Inductive teaching is a powerful strategy for engaging all learners in a structured lesson. The process is described here, and main questions that you will need to consider are raised as prompts through which a model lesson can be developed.
The students do the learning, however we teach. We design the environment to make it likely that the students will learn. Weorganise the kids, assemble learning resources, and provide tasks. We teach the students to work in that organization, use those resources (including ourselves), and respond to those tasks. We draw on various models of teaching to help us design those environments, to help us decide how to organize the students, how to arrange materials, and what kinds of tasks to provide and in what order. Always wehave objectives in mind: the kinds of learning that we hope will happen.
Objectives of the Inductive Model
The inductive model is designed to accomplish some very broad purposes, but can be focused specifically as well. Some of the broader objectives occur over fairly long periods of time through many experiences with inductive processes: others can be accomplished quite quickly and efficiently.Thinking inductively
Every inductive experience should help students learn to work inductively collecting and organizing information, forming categories and hypotheses, developing skills, and using the knowledge and skills appropriately. Through these experiences, they learn how to construct and use information while consciously improving their skills in doing so. Thus, the model givesstudents a powerful tool for learning, one they can use from the time they enter school and which will serve them throughout their lives. As we teach, we want them to get better and better at learning by thinking. Essentially, we want to help them increase their intelligence.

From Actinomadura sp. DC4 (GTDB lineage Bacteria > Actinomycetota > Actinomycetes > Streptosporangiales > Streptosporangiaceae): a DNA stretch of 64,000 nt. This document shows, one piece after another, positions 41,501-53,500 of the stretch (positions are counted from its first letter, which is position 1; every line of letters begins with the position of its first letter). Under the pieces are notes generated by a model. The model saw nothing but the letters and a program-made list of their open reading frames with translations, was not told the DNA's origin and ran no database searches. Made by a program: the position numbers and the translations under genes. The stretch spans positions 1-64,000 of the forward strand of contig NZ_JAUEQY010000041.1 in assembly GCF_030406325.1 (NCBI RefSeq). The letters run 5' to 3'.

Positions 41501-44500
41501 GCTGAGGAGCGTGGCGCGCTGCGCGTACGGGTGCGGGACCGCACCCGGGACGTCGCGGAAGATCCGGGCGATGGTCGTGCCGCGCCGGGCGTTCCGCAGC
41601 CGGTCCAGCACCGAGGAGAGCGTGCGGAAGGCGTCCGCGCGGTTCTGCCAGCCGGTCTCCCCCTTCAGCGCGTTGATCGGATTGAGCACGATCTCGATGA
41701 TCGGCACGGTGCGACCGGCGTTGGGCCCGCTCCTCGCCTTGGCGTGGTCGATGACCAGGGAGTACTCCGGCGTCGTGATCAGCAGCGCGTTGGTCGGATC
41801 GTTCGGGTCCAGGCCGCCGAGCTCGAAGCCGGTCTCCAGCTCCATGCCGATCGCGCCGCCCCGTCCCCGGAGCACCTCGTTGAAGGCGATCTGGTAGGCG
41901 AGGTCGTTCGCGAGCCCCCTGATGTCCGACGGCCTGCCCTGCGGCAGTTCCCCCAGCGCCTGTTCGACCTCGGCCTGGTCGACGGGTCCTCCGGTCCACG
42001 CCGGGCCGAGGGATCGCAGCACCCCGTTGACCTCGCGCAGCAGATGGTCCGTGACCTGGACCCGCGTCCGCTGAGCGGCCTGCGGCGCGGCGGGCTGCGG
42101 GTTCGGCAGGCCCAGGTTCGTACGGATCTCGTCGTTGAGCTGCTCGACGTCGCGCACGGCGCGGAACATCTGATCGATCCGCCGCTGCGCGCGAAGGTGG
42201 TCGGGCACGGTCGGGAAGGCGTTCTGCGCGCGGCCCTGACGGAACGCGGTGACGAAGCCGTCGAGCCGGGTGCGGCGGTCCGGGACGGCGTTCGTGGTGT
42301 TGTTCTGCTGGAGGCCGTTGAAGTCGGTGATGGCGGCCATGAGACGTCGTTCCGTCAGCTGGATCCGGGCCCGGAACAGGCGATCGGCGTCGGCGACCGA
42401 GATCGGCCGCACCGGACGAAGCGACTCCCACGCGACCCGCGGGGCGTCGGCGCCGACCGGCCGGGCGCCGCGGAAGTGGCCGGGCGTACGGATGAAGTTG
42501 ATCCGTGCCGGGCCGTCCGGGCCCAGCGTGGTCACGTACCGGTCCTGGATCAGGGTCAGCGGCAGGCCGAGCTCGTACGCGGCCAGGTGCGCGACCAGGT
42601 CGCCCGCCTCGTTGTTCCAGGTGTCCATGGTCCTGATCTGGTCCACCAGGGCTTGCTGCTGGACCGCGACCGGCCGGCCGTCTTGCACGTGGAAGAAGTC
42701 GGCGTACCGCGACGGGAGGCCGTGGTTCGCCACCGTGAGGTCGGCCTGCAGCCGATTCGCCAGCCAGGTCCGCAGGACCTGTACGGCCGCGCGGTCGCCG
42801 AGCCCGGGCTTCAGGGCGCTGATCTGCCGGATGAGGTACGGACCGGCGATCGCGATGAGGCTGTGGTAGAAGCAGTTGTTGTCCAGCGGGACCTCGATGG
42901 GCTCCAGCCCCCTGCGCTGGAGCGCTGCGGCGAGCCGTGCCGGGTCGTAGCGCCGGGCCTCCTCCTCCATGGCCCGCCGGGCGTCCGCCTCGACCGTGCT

Most inductive activity is the product of an individual mind. We think about data and formcategories within our own heads. However, our minds do not exist in a soda vacuum! The learning environment needs to operate so that the students learn to build and test ideas with others, helping one another and testing their minds against the ideas of others. Thus, we want to build a learning community in the classroom where individuals learn to share the products of their inquiries and where groups andthe whole class plan studies together.
Using the ideas in learning resource centres, books and electronic media connect the learner to all manner of sources for information and ideas. Students need to learn to mine those sources for information and to use their contents to test ideas and to find ideas to test.
Building conceptual control over areas of study
The inductive process asksstudents to form concepts by organizing, grouping, and regrouping information so that areas of study become clear and hypotheses and skills can be developed and tested.
Acquiring and retaining information and skills. Induction is built on collecting and organizing information and building conceptual structures that provide for long-term retention of information. The process of organizing data,building hypotheses, and converting information into skills is designed to increase the likelihood that what is learned “stays learned.”
The Flow of the Model
The concept we refer to as syntax depicts the structure of a model of teaching: its major elements or phases and how they are put together (Figure 21). Some models, such as concept attainment, have relatively fixed structures within which someof the elements or phases need to follow each other for maximum effectiveness. Other models have a rolling or wavelike structure where phases are recycled.
The inductive model has a rolling structure that follows the following procedure:
• Identify the domain
• Establish the focus and boundaries of the initial inquiry
• Clarify the long-term objectives.